He shall be unnamed for this post because I have not sought his permission (it may take months to get a response) and he may not agree! It is better this way and his name and other details are of little relevance to the present context.

What is common between these two tales?

Tamil actor Vijay Antony sums it up quite well. When asked “how he did it”, he said:

I knew where I was today and I knew where I wanted to be tomorrow. So I did what was necessary to go there.

That is it. Pure and simple – a clear purpose followed up with the necessary effort.

Nothing to do with how much they earned. Sure the quantum of money earned will decide how sooner or later financial independence is achieved. But it is not a race. There is no special award for getting there earlier. And not all can get there at the same time.

This is about the intent and the journey.

So let us go ahead and visualise ourselves as rich. Write that cheque for Ten Crores.

Let us ignore trivialities (discounts, reward points, cashbacks, charges, fees, 0.5% drop in interest rates etc) and focus on the big picture (start early, invest right and invest big). The first step in getting rich is to believe without a shred of doubt that we will be. It is just a matter of time and effort.

The first step in getting rich is to believe without a shred of doubt that we will be. It is just a matter of effort and time (in that order).


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About the Author M Pattabiraman author of freefincal.comM. Pattabiraman(PhD) is the author and owner of freefincal.com.  He is an associate professor at the Indian Institute of Technology, Madras since Aug 2006. Pattu” as he is popularly known, has co-authored two print-books, You can be rich too with goal based investing (CNBC TV18) and Gamechanger and seven other free e-books on various topics of money management.  He is a patron and co-founder of “Fee-only India” an organisation to promote unbiased, commission-free investment advice. Pattu publishes unbiased, promotion-free research, analysis and holistic money management advice. Freefincal serves more than one million readers a year (2.5 million page views) with numbers based analysis on topical issues and has more than a 100 free calculators on different aspects of insurance and investment analysis. He conducts free money management sessions for corporates  and associations(see details below). Previous engagements include World Bank, RBI, BHEL, Asian Paints, TamilNadu Investors Association etc. Contact information: freefincal {at} Gmail {dot} com (sponsored posts or paid collaborations will not be entertained)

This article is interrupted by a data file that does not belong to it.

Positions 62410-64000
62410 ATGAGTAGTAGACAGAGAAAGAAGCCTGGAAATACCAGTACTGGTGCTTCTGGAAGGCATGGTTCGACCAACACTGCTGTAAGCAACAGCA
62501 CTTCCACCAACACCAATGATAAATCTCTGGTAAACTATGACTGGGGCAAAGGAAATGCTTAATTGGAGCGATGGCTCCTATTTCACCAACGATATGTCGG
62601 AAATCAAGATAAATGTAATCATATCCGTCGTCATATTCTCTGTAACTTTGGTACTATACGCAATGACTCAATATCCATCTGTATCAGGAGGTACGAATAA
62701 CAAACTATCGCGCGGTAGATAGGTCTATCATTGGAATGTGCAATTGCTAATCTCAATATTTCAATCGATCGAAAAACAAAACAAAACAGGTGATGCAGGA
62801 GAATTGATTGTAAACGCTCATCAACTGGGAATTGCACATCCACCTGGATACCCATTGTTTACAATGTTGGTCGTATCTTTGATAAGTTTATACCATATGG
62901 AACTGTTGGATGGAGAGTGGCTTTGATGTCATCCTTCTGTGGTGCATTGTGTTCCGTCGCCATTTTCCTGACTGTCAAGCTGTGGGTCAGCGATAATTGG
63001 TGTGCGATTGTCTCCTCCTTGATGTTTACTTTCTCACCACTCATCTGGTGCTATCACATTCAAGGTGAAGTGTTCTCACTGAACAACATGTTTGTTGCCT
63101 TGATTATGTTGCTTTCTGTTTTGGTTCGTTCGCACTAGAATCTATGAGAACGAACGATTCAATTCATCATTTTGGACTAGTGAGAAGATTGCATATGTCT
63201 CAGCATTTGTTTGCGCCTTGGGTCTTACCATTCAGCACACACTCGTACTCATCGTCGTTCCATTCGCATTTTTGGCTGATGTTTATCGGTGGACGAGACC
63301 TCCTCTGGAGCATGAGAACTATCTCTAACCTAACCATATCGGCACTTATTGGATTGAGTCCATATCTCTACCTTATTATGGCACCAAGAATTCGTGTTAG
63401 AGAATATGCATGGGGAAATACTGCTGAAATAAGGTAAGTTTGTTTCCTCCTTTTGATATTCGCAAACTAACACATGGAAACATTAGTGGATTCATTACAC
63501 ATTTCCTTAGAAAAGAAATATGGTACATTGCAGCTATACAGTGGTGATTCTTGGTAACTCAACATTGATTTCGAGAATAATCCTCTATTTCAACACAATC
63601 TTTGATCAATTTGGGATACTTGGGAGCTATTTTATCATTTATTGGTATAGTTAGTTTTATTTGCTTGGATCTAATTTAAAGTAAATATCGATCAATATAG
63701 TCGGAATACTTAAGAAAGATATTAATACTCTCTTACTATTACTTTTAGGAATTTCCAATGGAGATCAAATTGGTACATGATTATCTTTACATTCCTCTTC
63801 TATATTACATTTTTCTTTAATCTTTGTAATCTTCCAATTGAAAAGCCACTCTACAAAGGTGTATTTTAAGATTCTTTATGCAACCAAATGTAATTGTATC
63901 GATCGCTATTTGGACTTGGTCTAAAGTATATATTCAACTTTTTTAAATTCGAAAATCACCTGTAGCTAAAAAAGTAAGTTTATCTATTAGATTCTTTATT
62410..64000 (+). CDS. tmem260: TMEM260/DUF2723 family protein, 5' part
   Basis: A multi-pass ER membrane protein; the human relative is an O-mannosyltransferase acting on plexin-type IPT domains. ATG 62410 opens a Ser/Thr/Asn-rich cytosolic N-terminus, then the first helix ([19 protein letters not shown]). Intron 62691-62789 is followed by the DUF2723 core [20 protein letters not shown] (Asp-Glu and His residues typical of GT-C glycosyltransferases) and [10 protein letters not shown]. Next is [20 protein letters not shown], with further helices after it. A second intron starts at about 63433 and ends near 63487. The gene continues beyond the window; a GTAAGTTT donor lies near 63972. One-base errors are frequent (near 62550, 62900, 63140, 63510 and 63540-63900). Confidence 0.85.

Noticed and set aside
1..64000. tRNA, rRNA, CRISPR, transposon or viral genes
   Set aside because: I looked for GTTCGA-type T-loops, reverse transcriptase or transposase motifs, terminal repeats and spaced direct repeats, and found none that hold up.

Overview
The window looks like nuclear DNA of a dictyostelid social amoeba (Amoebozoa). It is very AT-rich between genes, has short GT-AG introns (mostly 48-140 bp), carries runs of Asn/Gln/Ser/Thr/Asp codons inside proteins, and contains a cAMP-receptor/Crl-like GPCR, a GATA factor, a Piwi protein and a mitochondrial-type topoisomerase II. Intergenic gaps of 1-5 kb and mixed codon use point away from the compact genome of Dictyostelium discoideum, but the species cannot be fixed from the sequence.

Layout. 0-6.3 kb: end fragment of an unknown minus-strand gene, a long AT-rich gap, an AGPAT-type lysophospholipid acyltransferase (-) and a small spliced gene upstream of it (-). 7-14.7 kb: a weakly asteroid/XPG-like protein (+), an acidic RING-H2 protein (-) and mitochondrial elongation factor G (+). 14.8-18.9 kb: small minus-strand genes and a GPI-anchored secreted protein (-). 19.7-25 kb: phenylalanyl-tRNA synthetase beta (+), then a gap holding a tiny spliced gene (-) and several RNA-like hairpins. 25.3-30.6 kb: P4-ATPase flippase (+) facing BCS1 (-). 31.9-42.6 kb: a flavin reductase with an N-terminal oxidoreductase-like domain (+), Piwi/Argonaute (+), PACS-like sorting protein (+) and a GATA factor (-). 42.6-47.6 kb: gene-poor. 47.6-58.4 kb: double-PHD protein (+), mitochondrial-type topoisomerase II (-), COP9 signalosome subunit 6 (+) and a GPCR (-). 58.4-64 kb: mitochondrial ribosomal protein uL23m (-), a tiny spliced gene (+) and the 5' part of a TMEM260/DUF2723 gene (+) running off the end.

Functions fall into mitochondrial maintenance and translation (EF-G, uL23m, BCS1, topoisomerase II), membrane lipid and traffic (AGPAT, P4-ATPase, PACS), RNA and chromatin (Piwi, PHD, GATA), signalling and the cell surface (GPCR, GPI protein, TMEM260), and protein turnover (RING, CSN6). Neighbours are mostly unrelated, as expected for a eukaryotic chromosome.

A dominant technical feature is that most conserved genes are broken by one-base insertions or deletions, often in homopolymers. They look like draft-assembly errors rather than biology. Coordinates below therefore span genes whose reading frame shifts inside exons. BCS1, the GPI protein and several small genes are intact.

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  1. And if you want more on this topic, read the classic book “Think and Grow Rich”.

    Whilst on classic personal finance books – “The millionaire next door” is dated but still relevant.

  2. What I’ve realized is that academic performance at the most, gets you your first job. After that, it is all up to personal ambition!

  3. Very Nice Post. I feel the top big challenge in personal finance world is to avoid the noise like unnecessary online shopping, thought of interest rates of home loan(up/down), credit cards, cashbacks, free gifts, personal loan,Top up loans etc…….

  4. The numbers mentioned (1 Cr and 10 Cr in the opening sentence of this post) seem pretty interesting.

    Rs 15,000/- invested monthly, in a vehicle that generates 15% CAGR, for 15 years, results in a corpus of 1 crore.

    Rs 15,000/- invested monthly, in a vehicle that generates 15% CAGR, for 30 years, results in a corpus of 10 crore.

    MS Excel’s FV(…) indicates so!!!